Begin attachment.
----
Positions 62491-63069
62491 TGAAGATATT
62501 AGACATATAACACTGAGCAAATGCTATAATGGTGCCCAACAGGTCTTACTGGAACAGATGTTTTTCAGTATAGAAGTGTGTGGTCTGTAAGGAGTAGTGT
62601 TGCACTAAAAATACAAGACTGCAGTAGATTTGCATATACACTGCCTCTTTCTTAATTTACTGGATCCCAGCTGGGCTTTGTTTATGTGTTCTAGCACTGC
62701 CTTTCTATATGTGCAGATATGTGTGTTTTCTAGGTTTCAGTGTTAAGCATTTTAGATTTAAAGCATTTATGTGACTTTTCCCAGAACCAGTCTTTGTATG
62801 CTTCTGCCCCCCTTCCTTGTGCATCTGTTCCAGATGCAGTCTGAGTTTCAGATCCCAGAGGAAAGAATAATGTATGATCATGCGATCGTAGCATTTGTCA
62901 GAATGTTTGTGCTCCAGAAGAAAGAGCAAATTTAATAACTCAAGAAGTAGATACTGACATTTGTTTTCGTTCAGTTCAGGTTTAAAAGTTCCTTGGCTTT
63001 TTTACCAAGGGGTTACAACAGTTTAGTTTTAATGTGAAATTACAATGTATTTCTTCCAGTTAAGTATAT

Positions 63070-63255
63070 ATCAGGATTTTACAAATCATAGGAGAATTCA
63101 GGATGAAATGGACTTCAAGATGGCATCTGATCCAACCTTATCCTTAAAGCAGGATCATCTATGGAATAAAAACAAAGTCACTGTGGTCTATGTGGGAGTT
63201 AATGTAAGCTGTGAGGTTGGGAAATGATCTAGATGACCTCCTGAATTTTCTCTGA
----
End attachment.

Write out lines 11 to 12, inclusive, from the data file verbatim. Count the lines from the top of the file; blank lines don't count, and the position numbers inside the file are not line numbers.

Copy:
63101 GGATGAAATGGACTTCAAGATGGCATCTGATCCAACCTTATCCTTAAAGCAGGATCATCTATGGAATAAAAACAAAGTCACTGTGGTCTATGTGGGAGTT
63201 AATGTAAGCTGTGAGGTTGGGAAATGATCTAGATGACCTCCTGAATTTTCTCTGA